"We cannot fix what we do not measure," says Lance Becker, MD, Professor of Emergency Medicine and director of the Center for Resuscitation Science at the University of Pennsylvania, in his remarks during the Congressional briefing. "Until we bring the needed resources, research and national standards for data collection to the forefront, we won't know for sure what works, what doesn't and why."
While no mandatory national system for reporting OHCA currently exists, multiple initiatives to make it a reportable condition are underway. One such initiative is the National EMS Information System (NEMSIS), an effort launched in 1973 to collect EMS data including OHCA, which has participants from 52 states and territories.
North Carolina EMS Medical Director Greg Mears, MD, FACEP, says OHCA is a standard national data element, which should be collected on every EMS event. "If out-of-hospital cardiac arrest was declared a reportable condition," says Mears, "the most efficient and practical way to document and collect the required information would be through the use of EMS electronic medical records based on the NEMSIS standard."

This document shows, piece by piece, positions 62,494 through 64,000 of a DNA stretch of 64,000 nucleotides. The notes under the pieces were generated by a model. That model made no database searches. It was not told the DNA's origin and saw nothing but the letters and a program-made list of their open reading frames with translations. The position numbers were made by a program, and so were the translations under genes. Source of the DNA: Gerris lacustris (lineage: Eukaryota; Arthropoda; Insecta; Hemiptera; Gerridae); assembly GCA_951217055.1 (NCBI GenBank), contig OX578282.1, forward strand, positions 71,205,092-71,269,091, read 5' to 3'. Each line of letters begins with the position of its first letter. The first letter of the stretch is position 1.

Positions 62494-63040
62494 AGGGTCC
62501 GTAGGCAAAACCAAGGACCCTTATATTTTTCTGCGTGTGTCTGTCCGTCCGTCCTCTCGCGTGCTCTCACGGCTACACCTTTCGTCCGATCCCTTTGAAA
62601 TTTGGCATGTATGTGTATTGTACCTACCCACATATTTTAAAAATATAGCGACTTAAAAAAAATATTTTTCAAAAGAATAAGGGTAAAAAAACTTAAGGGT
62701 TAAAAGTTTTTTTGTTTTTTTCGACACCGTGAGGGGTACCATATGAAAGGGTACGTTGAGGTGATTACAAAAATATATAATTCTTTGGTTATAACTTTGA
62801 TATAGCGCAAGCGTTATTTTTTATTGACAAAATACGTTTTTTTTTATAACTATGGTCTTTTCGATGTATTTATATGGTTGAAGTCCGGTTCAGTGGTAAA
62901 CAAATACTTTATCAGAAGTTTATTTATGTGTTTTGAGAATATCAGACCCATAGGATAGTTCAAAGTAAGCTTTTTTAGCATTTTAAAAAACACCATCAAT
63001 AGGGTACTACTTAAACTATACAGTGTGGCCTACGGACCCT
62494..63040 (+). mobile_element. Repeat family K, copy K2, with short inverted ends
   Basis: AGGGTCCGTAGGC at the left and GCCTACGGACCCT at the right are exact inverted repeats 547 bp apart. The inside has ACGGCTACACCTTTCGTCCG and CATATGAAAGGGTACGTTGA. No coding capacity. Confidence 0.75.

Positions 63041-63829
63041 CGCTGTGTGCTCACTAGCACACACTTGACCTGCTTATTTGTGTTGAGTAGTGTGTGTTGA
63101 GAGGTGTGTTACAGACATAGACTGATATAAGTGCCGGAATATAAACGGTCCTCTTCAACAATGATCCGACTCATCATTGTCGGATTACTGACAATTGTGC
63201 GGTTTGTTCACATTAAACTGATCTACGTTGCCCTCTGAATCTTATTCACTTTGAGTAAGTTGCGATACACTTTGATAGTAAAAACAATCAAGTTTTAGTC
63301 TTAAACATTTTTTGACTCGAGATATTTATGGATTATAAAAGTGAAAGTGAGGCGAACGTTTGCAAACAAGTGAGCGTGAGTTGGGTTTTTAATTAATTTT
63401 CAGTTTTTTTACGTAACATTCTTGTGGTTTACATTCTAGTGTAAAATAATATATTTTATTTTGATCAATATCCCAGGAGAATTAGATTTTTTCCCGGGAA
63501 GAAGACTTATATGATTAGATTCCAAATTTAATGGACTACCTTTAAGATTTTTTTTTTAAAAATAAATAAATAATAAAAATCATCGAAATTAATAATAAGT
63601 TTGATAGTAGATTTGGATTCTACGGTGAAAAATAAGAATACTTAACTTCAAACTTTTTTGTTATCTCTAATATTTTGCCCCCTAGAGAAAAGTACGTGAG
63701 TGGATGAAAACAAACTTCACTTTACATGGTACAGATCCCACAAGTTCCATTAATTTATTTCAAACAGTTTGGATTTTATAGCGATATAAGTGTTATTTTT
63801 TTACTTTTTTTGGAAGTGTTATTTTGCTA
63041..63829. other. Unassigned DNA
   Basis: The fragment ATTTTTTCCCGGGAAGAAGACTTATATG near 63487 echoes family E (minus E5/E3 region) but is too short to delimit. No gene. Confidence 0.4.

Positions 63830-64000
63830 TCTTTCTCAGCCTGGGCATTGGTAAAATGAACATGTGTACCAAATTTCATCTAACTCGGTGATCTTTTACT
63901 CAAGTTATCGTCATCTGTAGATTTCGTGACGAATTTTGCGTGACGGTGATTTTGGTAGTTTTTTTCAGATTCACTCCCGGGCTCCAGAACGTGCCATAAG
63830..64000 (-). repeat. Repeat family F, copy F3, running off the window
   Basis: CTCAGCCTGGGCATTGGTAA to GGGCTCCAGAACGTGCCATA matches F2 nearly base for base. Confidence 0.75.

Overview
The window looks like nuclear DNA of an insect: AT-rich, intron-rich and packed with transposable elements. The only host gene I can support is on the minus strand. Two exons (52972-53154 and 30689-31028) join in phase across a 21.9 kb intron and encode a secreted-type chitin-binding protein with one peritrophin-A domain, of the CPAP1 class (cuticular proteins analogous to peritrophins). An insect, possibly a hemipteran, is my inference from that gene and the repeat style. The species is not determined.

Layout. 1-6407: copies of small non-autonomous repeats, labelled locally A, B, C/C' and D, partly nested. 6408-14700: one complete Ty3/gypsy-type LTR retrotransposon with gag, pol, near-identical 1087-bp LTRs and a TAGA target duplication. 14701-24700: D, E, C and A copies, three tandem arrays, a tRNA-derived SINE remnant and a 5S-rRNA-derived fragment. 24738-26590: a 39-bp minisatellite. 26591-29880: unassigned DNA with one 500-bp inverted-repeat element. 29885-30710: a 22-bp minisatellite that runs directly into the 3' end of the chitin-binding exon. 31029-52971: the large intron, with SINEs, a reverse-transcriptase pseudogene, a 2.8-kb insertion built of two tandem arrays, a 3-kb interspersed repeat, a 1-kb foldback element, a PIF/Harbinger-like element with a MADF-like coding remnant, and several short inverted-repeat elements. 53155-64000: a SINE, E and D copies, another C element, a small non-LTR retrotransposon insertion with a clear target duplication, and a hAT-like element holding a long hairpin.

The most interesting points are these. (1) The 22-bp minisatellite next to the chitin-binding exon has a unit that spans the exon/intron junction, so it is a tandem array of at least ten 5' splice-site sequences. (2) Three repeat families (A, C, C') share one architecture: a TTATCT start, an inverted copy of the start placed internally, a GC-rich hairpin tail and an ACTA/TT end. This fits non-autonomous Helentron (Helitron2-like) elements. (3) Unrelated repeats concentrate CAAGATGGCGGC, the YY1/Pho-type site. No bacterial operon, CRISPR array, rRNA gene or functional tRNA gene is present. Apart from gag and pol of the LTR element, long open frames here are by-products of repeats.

Another initiative is the Cardiac Arrest Registry to Enhance Survival (CARES), which started in 2004 as a cooperative agreement between the Centers for Disease Control (CDC) and the Emory University School of Medicine. The CARES program uses a standardized data collection system that consolidates essential data elements in its aim to identify and evaluate OHCA incidents. This system is now being used in multiple locations across the U.S., including Atlanta, Las Vegas, Boston and Washington, D.C.
"We have always supported the concept of OHCA becoming a reportable condition," said Bryan McNally, MD, MPH, principal investigator. There are now 20,000 cases in the CARES registry, half of which were collected in the last year alone. Survival rates are slightly higher than the national average—about 8%.
While the CDC doesn't have the authority to make reporting mandatory, it can influence reporting standards, says Michael Sayre, MD, associate professor at The Ohio State University and chairman of the AHA Emergency Cardiovascular Care committee. The Cloverdale Stroke Registry, funded by the CDC, for example, requires states to report back to the CDC about stroke incidence and outcomes. In addition, some states are required to report incidence of cancer, says Sayre.